The COVID-19 pandemic illustrates perfectly how the operation of science changes when questions of urgency, stakes, values and uncertainty collide -in the 'post-normal' regime. Well before the coronavirus pandemic, statisticians were debating how to prevent malpractice such as p-hacking, particularly when it could influence policy 1 . Now, computer modelling is in the limelight, with politicians presenting their policies as dictated by 'science' 2 . Yet there is no substantial aspect of this pandemic for which any researcher can currently provide precise, reliable numbers. Known unknowns include the prevalence and fatality and reproduction rates of the virus in Pandemic politics highlight how predictions need to be transparent and humble to invite insight, not blame.
Decision-making on numerous aspects of our daily lives is being outsourced to machinelearning (ML) algorithms and artificial intelligence (AI), motivated by speed and efficiency in the decision process. ML approaches-one of the typologies of algorithms underpinning artificial intelligence-are typically developed as black boxes. The implication is that ML code scripts are rarely scrutinised; interpretability is usually sacrificed in favour of usability and effectiveness. Room for improvement in practices associated with programme development have also been flagged along other dimensions, including inter alia fairness, accuracy, accountability, and transparency. In this contribution, the production of guidelines and dedicated documents around these themes is discussed. The following applications of AIdriven decision-making are outlined: (a) risk assessment in the criminal justice system, and (b) autonomous vehicles, highlighting points of friction across ethical principles. Possible ways forward towards the implementation of governance on AI are finally examined.
Reversible and selective binding of a dynamically racemic europium(III) complex to α(1)-acid glycoprotein and α(1)-antitrypsin is characterised by a significant change in the europium total emission spectral fingerprint and the switching on of a large circularly polarised luminescence (CPL) signal from the metal centre. Observation of an induced CD into the ligand chromophore in the presence of α(1)-AGP allows a structure for the protein-bound complex to be postulated. A direct determination of elevated α(1)-AGP levels in human serum was achieved by monitoring changes in the intensity ratio of Eu emission bands.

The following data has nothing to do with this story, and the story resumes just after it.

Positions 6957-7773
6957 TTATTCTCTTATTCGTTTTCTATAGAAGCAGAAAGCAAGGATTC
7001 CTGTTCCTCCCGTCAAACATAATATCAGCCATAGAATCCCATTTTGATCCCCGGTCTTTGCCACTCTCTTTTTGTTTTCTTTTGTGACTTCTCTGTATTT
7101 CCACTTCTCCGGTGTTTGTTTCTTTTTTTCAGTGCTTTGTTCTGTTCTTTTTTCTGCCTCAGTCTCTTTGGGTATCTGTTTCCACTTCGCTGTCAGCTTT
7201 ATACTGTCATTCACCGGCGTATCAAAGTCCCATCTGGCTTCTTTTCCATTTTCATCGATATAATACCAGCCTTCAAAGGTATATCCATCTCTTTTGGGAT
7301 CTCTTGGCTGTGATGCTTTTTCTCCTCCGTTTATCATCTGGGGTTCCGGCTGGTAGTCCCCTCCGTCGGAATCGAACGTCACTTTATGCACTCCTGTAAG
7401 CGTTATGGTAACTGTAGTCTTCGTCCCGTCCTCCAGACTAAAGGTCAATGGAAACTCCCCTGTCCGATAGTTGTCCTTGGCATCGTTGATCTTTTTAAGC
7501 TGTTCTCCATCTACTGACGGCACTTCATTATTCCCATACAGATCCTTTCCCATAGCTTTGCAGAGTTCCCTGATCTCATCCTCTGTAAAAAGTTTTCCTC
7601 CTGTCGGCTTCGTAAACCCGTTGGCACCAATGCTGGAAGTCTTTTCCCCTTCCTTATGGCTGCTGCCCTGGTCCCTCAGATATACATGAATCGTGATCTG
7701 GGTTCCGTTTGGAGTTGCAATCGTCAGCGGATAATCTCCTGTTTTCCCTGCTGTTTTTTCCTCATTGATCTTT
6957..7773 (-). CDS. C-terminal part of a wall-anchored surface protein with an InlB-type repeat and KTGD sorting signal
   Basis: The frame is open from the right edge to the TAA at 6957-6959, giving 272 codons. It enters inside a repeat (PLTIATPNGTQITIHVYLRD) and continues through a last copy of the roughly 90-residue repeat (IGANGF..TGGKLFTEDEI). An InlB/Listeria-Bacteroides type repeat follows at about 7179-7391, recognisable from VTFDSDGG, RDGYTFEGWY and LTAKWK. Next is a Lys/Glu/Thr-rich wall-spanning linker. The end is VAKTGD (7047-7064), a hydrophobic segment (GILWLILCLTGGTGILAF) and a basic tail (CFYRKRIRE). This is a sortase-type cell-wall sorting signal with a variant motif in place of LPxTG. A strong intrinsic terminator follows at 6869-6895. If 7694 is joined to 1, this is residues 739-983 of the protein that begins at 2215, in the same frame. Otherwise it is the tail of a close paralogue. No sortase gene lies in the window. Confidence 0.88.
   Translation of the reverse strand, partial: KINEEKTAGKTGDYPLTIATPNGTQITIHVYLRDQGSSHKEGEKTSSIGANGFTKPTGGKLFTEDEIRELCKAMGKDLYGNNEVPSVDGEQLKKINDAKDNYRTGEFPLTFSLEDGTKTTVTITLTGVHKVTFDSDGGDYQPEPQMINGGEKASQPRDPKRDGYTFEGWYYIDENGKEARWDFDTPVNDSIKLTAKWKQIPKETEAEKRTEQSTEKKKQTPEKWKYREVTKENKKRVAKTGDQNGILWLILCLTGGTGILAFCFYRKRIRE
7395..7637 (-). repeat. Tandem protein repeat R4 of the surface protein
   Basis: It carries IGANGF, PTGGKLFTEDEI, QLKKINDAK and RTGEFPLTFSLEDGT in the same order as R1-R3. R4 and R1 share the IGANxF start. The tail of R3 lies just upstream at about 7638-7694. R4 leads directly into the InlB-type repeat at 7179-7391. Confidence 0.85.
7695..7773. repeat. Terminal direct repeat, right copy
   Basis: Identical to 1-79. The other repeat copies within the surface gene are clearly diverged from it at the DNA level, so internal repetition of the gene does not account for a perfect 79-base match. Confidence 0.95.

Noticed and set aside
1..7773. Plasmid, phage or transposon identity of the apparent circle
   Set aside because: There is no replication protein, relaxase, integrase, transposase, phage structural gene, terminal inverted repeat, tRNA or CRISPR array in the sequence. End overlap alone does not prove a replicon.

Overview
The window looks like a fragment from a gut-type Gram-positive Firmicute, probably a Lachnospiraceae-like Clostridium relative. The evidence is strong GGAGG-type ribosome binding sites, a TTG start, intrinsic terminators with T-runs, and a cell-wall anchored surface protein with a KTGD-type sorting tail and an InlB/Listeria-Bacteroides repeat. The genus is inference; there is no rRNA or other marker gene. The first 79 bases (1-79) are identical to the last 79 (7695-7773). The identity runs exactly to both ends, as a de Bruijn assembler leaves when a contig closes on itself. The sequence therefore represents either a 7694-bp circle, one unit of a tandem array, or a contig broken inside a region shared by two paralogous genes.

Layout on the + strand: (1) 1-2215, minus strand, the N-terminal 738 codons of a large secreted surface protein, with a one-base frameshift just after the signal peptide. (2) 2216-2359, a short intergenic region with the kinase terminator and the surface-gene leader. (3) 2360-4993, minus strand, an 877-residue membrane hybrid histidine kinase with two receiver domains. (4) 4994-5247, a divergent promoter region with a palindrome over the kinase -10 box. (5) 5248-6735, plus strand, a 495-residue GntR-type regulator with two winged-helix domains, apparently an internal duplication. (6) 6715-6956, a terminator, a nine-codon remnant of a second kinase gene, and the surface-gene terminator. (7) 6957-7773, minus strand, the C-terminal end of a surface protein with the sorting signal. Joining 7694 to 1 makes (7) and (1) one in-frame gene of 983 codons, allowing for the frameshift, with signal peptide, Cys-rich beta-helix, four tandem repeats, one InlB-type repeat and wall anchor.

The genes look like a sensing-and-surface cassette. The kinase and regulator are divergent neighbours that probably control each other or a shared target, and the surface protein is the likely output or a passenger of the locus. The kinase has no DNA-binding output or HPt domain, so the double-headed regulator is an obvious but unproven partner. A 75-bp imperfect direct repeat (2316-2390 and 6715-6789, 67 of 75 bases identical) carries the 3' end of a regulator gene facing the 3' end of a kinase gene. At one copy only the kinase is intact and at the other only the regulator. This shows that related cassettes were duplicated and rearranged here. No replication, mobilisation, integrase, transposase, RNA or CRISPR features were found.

The reasons for and against composite indicators are briefly reviewed, as well as the available theories for their construction. After noting the strong normative dimension of these measures-which ultimately aim to 'tell a story', e.g. to promote the social discovery of a particular phenomenon, we inquire whether a less partisan use of a composite indicator can be proposed by allowing more latitude in the framing of its construction. We thus explore whether a composite indicator can be built to tell 'more than one story' and test this in practical contexts. These include measures used in convergence analysis in the field of cohesion policies and a recent case involving the World Bank's Doing Business Index. Our experiments are built to imagine different constituencies and stakeholders who agree on the use of evidence and of statistical information while differing on the interpretation of what is relevant and vital.
In this paper a photovoltaic (PV) technologies for electricity generation accounting scheme is proposed and applied. The adopted scheme aims to overcome limitations of conventional indicators such as EROI (Energy Return on Investment) and EPBT (Energy Payback Time) and to present a more comprehensive description of energy and material transformations. The proposed methodology is based on the Multi-Scale Integrated Analysis of Societal and Ecosystem Metabolism (MuSIASEM) approach. In this work, four dimensions of sustainability which should be addressed for the purpose of identifying the limiting factors of photovoltaic systems for electricity production are presented: Energy and Material Accessibility; Environmental Health Desirability; Technological Achievability; and Socioeconomic Acceptability. In relation to these four dimensions, the direct and indirect requirements of flow and fund elements (silver, energy carriers and water as flows; human time and land as funds) in photovoltaic power stations based on crystalline silicon wafer cells are evaluated and the implications of the overall performance and limitations of the present PV systems are discussed. These parameters are also compared with other electricity production technologies as well as benchmarked against the performance of the energy and mining sector of a modern country (Spain). It is concluded that the availability of silver could constrain photovoltaic cell manufacturing. Furthermore, the low power density of photovoltaic installations could drive a remarkable land rush. Finally, the human labor allocated in the fund-making process could represent a serious constraint in respect to the requirements of the metabolism of modern societies.
The VCD spectra of lanthanide chelates with two chiral ligands display conserved sequences of bands throughout the Ln series. Some compounds (Tm, Yb) feature increased bands and strongly improved signal-to-noise ratios, an effect we dub Lanthanide Induced VCD Enhancement (LIVE).
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